The future of a cottage in the Scottish Highlands where prolific paedophile Jimmy Savile is thought to have abused up to 20 people is to have its future decided locals.
DJ and serial child abuser Savile lived in the two-bedroom bungalow at Allt-na-Reigh, in Glencoe, from 1998 until he died in 2011.
The pervert’s lair – which is on the A82 between Fort William and Glasgow and has been regularly vandalised with graffiti – was subsequently bought for £212,000 at auction, but renovation work never got under way and it’s now in the hands of the family of retail tycoon Harris Aslam, reports the Daily Record.
Before Savile tarnished the building’s history by using it as his lair, it was once home to mountaineering legend Hamish MacInnes, founder of the Glencoe Mountain Rescue Team and the driving force behind the wider mountain rescue movement in Scotland.
Mr Aslam, director of convenience store operator Eros Retail, is thought to have bought it from a builder for £335,000 along with his cousin and business partner Raza Rehman.
He wants to turn it into a family home given its “beautiful location” and honour MacInnes at the same time, but he says he’s keen to hear what locals have to say about the idea first.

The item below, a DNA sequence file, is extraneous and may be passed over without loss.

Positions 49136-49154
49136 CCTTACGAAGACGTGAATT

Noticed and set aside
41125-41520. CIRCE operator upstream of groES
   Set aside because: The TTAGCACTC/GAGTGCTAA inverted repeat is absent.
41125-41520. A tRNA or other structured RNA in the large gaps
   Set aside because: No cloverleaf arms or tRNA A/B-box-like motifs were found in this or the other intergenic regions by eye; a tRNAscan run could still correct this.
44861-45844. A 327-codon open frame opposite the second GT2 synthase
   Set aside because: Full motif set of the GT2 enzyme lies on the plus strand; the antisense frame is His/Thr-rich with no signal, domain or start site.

He told the Lochaber Times: “I am aware of its history but think something positive can be done with it.
“We're looking at various options at the moment that could possibly involve some kind of permanent tribute to Hamish MacInnes, which would be fantastic.
“It is such an amazing location but we also want to know what local people think. Over the years it's been subjected to a lot of vandalism and people are always breaking in.
“We'd like to do something the community could support so that everyone can be collectively proud of the end result.”
Mr Aslam, who is planning to host an online public consultation next Tuesday to gauge local opinion, said it was thought MacInnes had invented his revolutionary MacInnes stretcher and ice axe at the property.
He added: “It really appeals to me to provide some kind of tribute or memorial to Hamish MacInnes. We're not sure of what that might actually look like or what form it would take, but it's something I'd love to do.
“Yes, the property does have a dark history, but only for a certain period. I think we can do something really positive with it and I'd like to hear what people think.”
Savile first set eyes on the cottage during a cycling holiday in 1944. His guests at the property included Prince Charles, who once had dinner there. It was also featured in the famous Louis Theroux documentary When Louis Met Jimmy.
Residents have told how he would wander around Glencoe in a Highland kilt waving at tourists.
One local has described how when he once asked for Savile’s autograph, he was instead left with a message that said “'lost girls” should visit him.
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